In a blog last week, I wrote about the recent decision in Zavet v. Herzog, which was essentially an Estates matter where the key “players” were: 1) Sam, the now-deceased successful real estate developer worth at least $200 million; 2) his Estate Trustee, who was his wife Dianne from whom Sam had been separated for over two decades; and 3) Alona, his longtime girlfriend.
Sam had not made provision for Alona in his Will, so she was bringing various claims against his Estate.
The matter was in the very preliminary stages, mainly because evaluating Sam’s extensive investments, corporate holdings, and sizeable assets was going to take a great deal of financial leg-work. To tide her over until that work was complete, Alona had already been given $900,000, and her expenses for cellphone, health insurance, car insurance and gas were being paid directly by the Estate.
Still, Alona launched a motion asking the court to award her interim support from Sam’s Estate, pending the full hearing of her application for support as a “dependent” under the provincial Succession Law Reform Act. (This legislation allows a dependent to apply for support from a deceased’s Estate in cases where the deceased has not made adequate provisions for the proper support of that dependent. The test is whether Alona “is in need of and entitled to support.”)
Dianne, in her role of the Estate Trustee, opposed the amount of interim support Alona was requesting, claiming that it was “unrealistic and unreliable.”
The court agreed. It ultimately rejected Alona’s budget entirely, stating that “[b]esides being inaccurate and overstated, it is unsubstantiated. It is not an accurate estimation of her needs pending return of the [dependent’s support] Application, many of which, in my view, have already been provided for.”
As the court explained:
In my view, Alona’s motion for interim support is premised on the basis that the Estate has lots of money and she is entitled to continue to live the lifestyle that she says she and Sam were living before his illness. …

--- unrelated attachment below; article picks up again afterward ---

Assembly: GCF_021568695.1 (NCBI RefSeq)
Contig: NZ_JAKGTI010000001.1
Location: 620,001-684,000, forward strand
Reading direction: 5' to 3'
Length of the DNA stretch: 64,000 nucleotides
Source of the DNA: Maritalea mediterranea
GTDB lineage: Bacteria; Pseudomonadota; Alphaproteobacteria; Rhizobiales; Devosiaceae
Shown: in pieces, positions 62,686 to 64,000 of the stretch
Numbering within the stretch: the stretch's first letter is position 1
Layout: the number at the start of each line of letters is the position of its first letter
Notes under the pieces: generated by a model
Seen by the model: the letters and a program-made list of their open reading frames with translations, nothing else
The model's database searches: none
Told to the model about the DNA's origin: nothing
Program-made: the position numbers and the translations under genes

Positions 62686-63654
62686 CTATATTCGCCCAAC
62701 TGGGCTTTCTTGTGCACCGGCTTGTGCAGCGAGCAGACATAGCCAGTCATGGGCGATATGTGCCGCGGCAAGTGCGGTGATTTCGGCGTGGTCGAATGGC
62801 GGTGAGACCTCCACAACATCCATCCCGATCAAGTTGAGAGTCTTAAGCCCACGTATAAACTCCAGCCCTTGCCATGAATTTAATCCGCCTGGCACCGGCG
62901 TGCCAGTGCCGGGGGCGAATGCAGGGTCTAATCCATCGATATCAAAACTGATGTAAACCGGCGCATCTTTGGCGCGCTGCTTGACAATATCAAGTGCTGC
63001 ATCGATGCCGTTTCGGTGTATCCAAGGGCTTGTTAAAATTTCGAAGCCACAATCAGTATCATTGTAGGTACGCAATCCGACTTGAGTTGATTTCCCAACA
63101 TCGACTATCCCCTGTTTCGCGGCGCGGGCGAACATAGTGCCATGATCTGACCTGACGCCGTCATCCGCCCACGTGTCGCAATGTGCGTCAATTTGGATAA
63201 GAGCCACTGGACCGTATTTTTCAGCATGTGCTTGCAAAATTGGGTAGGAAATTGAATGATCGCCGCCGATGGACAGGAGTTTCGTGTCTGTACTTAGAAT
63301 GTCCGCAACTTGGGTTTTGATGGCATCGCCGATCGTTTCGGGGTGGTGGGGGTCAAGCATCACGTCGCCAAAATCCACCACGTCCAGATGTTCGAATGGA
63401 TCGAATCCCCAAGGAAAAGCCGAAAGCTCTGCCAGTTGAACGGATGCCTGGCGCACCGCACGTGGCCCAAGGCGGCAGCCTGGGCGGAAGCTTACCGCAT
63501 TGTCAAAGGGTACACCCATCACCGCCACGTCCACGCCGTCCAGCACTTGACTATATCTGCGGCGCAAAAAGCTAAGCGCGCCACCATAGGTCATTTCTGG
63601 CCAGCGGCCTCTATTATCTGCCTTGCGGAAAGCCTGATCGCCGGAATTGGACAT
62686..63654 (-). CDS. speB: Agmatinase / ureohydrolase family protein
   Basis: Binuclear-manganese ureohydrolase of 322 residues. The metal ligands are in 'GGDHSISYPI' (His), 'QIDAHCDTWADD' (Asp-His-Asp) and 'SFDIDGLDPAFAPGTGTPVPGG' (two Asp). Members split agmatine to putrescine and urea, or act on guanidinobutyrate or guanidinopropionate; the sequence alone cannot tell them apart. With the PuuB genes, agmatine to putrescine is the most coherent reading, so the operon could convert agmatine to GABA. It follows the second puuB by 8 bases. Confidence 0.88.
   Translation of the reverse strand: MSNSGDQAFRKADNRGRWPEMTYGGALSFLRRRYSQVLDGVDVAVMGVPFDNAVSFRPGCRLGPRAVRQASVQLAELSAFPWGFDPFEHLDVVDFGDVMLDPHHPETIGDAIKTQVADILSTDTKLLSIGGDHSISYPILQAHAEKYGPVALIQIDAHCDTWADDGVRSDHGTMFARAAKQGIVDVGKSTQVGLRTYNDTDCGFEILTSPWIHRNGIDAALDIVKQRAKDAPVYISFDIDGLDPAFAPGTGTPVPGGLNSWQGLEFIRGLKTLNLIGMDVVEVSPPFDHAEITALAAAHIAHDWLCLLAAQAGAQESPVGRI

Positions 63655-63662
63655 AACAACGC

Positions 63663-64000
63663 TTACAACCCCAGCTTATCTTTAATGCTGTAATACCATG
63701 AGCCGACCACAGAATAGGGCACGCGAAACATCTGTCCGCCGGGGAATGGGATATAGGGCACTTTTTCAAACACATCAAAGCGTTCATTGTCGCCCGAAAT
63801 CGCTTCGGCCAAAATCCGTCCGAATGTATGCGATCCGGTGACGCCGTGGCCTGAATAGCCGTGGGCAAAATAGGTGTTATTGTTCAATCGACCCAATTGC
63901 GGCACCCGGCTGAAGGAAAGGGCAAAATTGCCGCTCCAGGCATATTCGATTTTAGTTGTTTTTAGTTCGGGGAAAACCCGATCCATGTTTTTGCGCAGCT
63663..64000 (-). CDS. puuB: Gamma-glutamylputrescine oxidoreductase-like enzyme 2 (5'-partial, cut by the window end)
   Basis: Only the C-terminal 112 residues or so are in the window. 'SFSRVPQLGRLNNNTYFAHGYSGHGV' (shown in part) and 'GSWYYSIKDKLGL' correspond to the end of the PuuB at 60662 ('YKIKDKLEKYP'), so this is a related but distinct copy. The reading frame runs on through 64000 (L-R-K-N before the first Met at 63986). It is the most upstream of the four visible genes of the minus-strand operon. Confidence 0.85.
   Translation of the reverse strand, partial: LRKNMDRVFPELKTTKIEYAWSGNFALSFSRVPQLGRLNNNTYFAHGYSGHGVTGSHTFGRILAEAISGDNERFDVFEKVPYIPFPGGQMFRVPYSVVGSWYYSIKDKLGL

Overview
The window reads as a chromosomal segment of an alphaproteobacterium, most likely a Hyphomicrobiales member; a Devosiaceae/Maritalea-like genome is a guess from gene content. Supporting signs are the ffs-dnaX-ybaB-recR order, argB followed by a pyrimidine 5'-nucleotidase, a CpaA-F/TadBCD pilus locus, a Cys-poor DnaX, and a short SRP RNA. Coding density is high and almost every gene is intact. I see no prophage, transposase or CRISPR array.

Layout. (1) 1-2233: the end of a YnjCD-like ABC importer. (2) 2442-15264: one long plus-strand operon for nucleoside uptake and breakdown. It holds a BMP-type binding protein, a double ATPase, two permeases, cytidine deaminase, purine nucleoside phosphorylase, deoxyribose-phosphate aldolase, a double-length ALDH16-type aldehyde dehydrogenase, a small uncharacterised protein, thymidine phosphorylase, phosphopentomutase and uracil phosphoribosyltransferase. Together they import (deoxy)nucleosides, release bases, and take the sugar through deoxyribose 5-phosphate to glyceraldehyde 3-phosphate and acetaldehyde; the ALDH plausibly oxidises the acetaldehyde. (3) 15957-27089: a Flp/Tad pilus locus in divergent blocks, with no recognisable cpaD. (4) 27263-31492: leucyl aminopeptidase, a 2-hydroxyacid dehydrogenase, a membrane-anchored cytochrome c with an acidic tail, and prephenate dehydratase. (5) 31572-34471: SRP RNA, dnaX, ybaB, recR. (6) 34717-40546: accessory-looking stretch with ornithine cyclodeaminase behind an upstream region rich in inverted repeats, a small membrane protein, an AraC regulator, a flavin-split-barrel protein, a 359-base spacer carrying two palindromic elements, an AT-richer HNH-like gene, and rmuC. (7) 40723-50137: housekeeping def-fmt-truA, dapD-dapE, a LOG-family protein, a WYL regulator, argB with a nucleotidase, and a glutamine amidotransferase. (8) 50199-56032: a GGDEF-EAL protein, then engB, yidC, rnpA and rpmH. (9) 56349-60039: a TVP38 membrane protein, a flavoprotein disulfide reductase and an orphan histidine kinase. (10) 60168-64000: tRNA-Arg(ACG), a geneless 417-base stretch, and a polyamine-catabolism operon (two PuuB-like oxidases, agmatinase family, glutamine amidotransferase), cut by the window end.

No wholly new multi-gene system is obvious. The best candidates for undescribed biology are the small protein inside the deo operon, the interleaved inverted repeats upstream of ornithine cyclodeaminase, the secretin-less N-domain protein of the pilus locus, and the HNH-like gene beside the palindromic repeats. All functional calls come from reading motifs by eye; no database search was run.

As a result, I consider Alona’s budget to be of no assistance. In addition, I do not consider it to be an accurate reflection of her actual monthly expenses. Alona has little to no experience in managing money or preparing budgets. She stated in cross-examination that she kept no personal or financial records. The budget was composed by her without any reference to any specific documentation. She initially produced very few records. Although requested, she brought no documentation to her cross-examination. …
Noting that Alona’s documents were disorganized and didn’t “come close” to substantiating her budget numbers, the court concluded they were “grossly overstated.” It gave the following illustrations:
– $5,000 per month for groceries; $13,200 per month for meals outside the home; $2,500 a month for a private chef; and $4,000 a month for her Four Seasons account which includes mainly in-room dining (in excess of $20,000 a month for food);
– $1,700 per month for pet care. The only pet living at the Condo is [her son’s] dog which Alona says is really the family dog. It been living with [her son] since 2011;
– $700 a month for public transit and taxis and $4,000 a month for a driver although she owns a 2014 California Ferrari and a 2017 Bentley Bentayga;
– $31,250 per month for clothing, purses and shoes;
– $2,500 a month for eye care (contact lenses, sunglasses and reading glasses);
– $3,000 a month for charities.
The court noted Alona was also unable to show how she had spent the initial $900,000 that she had already received since Sam’s death.
Nonetheless, the court did acknowledge that Alona was entitled to a further monthly amount to meet her needs pending the hearing of the larger Estates applications. It awarded her $30,000 per month for this purpose – an amount that was admittedly “somewhat arbitrary”, but one that was based on some of the documented expenses Alona was able to submit.
For the full text of the decision, see: